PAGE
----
The ethics of Syrian intervention


Here are thoughtful questions to ask yourself regarding American intervention in Syria:

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4 thoughts on “The ethics of Syrian intervention

  1. Arthur, I would very much like to view the questions you referred to, as well as your respected opinion of the situation and the “remedy.” Can you please oblige me?

    • A more evil kind of evil? As ghastly as the deaths of between 500 and 1,500 (estimates vary widely) men, women, and children from chemical weapons clearly are, does the importance of chemical deaths trump the tragedy of the estimated 100,000 Syrians who have been killed by conventional weapons? The argument that chemical and biological weapons are a more evil kind of evil has been applied since the U.S. Civil War and was solidified during World War I. Even though poison gas accounted for less than 1 percent of battlefield deaths, the international community concluded that the weapon was so gruesome that it must be outlawed for the sake of decency and humanity. But death from any number of conventional weapons can be equally as horrifying in different manifestations. When and why, then, are chemical weapons in a different category? As retired U.S. Army colonel and former State Department adviser Lawrence Wilkinson points out in an interview in the Washington Post, North Korean leaders Kim Il Sung and Kim Jong Il “killed thousands if not millions more with starvation, yet we did nothing substantive. Is it worse to die of gas or hunger?”
      Is there a sliding scale for the ethics of a heinous action? Chemical weapons attacks are not rocket science, in a quite literal application of that term. You don’t need a particularly sophisticated delivery system, such as missiles or highly refined fissionable nuclear material, to create many chemical or biological weapons. Without being specific to the point of posing a public health risk, I can tell you that certain cleaning supplies available at any drugstore can produce a gas pretty much identical to one used on the battlefields of World War I. Biological warfare can be low-tech to the point of being primitive: In the Middle Ages, attackers flung diseased corpses over castle embankments to infect the residents inside. The point is that the moral calculus of punishment often takes into account the ease of the crime and the related perceived need for deterrence. Note, for example, the draconian penalties for counterfeiting — an act that at its most basic level can be accomplished in a crude fashion with a high-quality photocopier. Or note how U.S. law enacts fearsome retribution for insider trading precisely because communicating nonpublic but potentially profitable information is so easy that (so the theory goes) it would be commonplace if the violation did not carry such an enormous risk.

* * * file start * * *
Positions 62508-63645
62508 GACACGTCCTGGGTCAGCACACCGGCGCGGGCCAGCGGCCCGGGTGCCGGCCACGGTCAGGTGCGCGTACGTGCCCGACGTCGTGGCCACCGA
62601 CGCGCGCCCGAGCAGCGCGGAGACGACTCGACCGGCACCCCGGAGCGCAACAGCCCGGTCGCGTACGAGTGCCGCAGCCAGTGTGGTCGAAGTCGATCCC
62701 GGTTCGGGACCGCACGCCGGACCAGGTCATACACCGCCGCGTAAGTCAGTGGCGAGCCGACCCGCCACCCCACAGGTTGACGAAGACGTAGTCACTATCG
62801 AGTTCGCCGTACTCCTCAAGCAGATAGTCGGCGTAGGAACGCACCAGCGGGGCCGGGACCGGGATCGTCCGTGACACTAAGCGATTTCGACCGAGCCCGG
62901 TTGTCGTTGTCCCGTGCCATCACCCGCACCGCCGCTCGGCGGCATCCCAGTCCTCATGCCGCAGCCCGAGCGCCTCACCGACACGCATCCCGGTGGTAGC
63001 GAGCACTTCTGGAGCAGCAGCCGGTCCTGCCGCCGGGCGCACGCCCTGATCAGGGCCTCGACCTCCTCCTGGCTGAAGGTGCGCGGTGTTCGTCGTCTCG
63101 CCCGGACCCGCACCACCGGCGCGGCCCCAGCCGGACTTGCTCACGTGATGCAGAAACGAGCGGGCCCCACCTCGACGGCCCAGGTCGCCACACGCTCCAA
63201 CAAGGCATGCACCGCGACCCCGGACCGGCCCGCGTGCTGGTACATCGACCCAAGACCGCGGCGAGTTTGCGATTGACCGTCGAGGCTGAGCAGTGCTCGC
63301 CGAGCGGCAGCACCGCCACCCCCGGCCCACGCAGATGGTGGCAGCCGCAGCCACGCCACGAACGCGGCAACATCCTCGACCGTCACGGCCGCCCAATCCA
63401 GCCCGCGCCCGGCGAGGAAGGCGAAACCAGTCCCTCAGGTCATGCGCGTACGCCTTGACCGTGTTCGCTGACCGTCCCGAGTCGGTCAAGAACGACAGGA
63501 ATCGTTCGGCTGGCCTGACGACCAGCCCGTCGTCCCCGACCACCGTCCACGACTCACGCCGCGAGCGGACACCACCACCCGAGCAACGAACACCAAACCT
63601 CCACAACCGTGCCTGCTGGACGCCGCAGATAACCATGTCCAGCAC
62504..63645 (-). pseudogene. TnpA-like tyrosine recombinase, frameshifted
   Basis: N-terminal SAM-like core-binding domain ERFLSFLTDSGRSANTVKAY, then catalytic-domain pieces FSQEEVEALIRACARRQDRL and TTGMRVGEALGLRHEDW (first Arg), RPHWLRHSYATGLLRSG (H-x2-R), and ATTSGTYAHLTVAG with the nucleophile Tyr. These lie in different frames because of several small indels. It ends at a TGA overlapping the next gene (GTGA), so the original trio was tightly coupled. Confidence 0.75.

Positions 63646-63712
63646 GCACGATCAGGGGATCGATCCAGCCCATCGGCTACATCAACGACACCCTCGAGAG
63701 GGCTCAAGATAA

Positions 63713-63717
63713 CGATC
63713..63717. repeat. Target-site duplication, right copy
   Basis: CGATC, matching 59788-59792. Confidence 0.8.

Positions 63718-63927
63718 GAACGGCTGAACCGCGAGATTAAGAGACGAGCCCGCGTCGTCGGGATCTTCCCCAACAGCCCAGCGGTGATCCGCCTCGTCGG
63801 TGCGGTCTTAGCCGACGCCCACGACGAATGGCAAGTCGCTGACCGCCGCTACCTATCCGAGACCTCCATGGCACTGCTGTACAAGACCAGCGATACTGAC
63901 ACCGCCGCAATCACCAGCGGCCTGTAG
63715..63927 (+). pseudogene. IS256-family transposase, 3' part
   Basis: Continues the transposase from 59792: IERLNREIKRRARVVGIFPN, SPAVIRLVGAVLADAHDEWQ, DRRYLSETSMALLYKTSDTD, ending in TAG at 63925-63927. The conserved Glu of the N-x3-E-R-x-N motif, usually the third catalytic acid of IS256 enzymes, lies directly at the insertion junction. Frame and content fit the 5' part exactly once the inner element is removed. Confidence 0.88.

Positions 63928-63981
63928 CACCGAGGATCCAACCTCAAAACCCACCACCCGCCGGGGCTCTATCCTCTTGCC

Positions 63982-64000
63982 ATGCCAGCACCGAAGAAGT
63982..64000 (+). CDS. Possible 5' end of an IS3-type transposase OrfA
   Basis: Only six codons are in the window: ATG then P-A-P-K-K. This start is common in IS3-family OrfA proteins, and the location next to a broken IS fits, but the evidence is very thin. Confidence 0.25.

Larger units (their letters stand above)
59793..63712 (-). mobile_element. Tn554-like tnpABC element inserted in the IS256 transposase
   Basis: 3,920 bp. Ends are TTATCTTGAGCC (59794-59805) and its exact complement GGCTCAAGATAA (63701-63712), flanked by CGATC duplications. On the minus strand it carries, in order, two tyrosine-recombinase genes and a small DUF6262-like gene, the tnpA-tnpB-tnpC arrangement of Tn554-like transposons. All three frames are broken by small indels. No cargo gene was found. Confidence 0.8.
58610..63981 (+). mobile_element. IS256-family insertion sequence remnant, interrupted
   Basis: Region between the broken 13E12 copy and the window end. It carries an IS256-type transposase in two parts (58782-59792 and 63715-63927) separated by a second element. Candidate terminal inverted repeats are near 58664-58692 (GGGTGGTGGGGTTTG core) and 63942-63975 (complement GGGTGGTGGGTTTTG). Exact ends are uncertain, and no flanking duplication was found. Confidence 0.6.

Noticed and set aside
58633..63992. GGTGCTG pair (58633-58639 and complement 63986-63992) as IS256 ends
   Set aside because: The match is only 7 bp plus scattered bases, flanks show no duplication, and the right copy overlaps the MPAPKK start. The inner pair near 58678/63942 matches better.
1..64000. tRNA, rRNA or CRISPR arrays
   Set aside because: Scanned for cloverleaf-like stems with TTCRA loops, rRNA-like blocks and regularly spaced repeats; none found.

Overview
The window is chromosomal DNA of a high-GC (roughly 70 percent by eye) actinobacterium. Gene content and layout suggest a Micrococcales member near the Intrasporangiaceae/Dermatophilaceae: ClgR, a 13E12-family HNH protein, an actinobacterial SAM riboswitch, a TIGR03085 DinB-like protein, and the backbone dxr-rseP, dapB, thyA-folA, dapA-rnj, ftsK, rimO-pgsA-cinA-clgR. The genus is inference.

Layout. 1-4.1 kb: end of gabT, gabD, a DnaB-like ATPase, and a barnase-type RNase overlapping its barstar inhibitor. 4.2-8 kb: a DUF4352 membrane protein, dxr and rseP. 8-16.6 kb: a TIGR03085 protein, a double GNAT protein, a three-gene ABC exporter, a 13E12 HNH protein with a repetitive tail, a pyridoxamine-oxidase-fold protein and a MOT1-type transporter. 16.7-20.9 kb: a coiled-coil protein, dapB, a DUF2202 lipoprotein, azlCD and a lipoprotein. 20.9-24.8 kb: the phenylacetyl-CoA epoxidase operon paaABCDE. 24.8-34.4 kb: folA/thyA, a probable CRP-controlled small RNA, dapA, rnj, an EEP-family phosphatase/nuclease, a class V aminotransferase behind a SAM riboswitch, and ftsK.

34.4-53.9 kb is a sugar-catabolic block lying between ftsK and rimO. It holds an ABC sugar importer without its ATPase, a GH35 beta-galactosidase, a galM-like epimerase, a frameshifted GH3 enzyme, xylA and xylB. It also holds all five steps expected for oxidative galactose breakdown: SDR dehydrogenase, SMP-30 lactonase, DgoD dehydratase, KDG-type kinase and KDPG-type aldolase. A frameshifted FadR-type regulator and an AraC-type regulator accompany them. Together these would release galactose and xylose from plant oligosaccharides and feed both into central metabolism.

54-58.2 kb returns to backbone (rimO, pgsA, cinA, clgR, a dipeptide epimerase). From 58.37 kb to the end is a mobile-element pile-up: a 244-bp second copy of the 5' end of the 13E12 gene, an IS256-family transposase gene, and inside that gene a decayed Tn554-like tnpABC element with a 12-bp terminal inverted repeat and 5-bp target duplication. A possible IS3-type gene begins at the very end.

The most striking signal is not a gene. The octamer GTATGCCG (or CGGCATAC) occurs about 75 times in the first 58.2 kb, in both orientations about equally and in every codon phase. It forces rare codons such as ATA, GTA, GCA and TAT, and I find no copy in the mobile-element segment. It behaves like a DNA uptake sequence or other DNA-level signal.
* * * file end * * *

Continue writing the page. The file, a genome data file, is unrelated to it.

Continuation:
Do we succumb to perfection by paralysis when weighing a difficult decision? As Winston Churchill noted, waiting for a faultless argument for a course of action pretty much rules out any action because absolute certainty generally does not exist anywhere at any time. Currently, the most salient aspect of what moral debate exists about Syria centers on attaining a certain level of proof that (a) an attack did happen and (b) that the Assad government was behind it. But what level of certitude must we attain before the United States can commit ethically to a punitive strike? Can we ever realistically hope to sew up every detail? In a similar vein, can we ever hope to definitively conclude that every diplomatic option has been played out before we attack? Is waiting for a larger consensus always the “right thing to do,” even if it draws out the risks associated with an already demonstrably deadly situation?

      • What makes chemical weapons especially heinous and in a special class, together with nuclear weapons is that they cannot readily discriminate between combatants and defenseless civilians.

        With the extraordinary loss of civilian life in contemporary warfare, there is a concerted movement in humanitarian circles to reduce loss of life among non-combatants. Conventional weapons can be targeted exclusively at combatants. Nerve gas, which is subject to the vagaries of the wind, cannot not.

        It is this aspect of chemical weapons that reinforces its proscribed character, and in my view, rightly so.

      • Isn’t this more theoretical than reality? How many civilians were killed by conventional weapons in . . . .you name it. What makes nuclear weapons different to me is the lingering effects of radiation that can go on for generations.

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